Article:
TheMadScientist - 6:29 am on Dec 14, 2012 (gmt 0)
Great info tedster & MB, thank you both ... This is definitely the direction I wanted the discussion to go.
When you post a page on WSJ, it gets a different 'treatment' by Google than if it were posted on your site.
But, looking farther, why? How? What are the determining factors?
We know G started with a group of 'seed sites' from one of their patent applications (I don't remember off the top of my head which one) BUT even at that, there have to be reliable signals that can be detected via algo to actually do the ranking and make the determination the WSJ is a better choice for the results than [example.com].
Where I'd like to go, more saying than a page on the WSJ site is treated differently, is discussing Why the page on the WSJ is treated differently and there have to be some 'determining factors' to make a distinction between the WSJ site and say CNN or the NY Times or they would all 3 rank #1 for the same queries when they have a page on the topic, which just 'doesn't work'.
And, for one query the WSJ may rank higher than the NY Times, but for another it could be reversed, so there must be variables ... What's are they? What differentiates one from the other for a specific query, but not every query?
We know WikiPedia and Amazon rank very well for many queries, but what are the characteristics they exhibit that are different than other sites, because the algo isn't a person who 'knows what Amazon is', so there has to be some set of determining factors that make it so it ranks very well for many queries, but does not rank #1 for every query it has a page for.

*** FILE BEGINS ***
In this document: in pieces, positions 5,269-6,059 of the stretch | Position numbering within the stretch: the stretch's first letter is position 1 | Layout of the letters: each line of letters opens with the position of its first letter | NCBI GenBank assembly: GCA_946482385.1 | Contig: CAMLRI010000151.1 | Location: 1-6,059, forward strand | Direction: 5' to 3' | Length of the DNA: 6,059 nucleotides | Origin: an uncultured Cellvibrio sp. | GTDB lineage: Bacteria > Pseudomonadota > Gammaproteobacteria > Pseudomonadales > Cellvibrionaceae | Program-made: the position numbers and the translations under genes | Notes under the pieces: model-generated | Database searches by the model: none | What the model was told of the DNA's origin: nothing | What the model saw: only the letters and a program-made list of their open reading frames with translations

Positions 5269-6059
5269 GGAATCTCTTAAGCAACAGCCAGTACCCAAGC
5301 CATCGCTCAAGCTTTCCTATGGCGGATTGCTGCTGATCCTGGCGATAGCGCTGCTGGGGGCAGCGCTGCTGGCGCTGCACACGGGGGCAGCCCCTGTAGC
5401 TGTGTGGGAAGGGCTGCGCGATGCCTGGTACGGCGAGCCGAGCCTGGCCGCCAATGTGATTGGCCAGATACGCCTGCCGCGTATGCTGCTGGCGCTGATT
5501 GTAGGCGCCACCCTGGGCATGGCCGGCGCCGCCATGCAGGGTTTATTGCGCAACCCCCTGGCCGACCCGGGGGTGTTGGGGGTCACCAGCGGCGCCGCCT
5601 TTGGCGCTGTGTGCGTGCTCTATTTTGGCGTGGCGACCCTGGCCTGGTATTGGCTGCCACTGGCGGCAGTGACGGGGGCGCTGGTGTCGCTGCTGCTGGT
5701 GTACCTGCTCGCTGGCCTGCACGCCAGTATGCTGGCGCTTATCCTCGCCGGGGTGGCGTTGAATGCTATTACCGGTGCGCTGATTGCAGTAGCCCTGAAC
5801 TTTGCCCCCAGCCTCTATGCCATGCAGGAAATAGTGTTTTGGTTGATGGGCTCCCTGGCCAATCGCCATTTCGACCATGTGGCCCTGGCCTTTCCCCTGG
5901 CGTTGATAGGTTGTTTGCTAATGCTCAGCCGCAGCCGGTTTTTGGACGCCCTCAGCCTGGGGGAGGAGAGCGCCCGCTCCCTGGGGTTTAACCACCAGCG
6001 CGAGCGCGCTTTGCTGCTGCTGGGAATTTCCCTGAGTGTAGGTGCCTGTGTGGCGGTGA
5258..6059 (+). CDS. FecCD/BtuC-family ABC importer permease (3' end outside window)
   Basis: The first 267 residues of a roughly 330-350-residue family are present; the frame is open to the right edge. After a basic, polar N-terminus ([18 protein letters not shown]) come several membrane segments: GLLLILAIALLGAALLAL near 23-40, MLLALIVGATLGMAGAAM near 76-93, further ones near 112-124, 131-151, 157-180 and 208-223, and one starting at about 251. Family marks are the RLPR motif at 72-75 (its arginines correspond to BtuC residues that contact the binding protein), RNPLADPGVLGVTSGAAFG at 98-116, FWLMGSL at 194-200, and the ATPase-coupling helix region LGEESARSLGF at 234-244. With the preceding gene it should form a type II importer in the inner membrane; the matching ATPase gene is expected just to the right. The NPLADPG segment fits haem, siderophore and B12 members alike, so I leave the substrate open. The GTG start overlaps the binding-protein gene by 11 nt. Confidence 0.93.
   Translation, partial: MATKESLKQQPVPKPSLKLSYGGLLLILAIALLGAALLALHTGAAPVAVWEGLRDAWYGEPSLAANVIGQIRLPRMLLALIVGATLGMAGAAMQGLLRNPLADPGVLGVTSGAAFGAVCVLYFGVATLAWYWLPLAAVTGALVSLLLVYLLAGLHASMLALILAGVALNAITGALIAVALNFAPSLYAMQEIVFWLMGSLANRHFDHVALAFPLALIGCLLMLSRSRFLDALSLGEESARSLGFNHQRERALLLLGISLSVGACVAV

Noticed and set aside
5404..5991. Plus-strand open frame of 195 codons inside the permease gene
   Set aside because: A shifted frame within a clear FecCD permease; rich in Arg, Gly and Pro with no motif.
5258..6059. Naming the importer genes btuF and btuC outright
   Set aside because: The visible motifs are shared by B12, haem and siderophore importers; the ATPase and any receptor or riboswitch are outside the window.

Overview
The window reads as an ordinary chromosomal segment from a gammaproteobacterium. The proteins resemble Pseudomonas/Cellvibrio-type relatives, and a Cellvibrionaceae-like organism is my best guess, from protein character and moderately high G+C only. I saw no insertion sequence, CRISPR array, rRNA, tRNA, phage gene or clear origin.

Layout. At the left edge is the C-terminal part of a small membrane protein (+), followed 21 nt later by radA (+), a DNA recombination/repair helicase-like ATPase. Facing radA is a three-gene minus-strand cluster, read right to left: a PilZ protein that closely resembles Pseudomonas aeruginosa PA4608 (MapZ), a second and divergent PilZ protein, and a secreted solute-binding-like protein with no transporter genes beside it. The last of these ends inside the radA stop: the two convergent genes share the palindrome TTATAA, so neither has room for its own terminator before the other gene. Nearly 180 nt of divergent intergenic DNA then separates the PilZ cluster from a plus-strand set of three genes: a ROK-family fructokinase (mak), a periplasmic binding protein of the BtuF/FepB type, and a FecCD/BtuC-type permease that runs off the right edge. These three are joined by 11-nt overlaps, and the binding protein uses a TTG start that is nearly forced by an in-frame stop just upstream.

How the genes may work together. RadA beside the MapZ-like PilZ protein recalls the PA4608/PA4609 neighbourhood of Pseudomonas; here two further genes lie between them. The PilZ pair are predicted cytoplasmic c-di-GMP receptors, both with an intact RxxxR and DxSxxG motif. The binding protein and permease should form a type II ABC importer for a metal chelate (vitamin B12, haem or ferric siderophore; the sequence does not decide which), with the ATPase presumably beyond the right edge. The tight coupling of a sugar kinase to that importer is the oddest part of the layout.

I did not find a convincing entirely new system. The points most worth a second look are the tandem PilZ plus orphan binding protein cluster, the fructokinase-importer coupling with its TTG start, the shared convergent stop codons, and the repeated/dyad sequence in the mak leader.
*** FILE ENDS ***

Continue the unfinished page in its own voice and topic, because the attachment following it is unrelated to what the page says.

IOW: You can say 'well Google likes them', but even if that's the case, there has to be something algorithmically determined to keep them close to the top, because they're not always at the top, so we know they're not 'programmed as #1 and everything else comes second', which means there must be factors in play they are solid at exhibiting, but at the same time they are also not 'guaranteed' a top spot or they would be the first result for Every query they have a page on.
BTW: Zivush, thanks for sharing and sorry if it seems like I'm picking on you a bit, it's not really 'picking on you', but more pushing for a deeper discussion on things, because I've been reading for years how 'Google likes this site', but the results are determined by an algo which doesn't 'like' or 'dislike' anything, but rather uses variables to make a determination, so I want us to take a bit longer look at what they are or could be (besides links), because MB is right, it's a bit '2002ish' around here sometimes.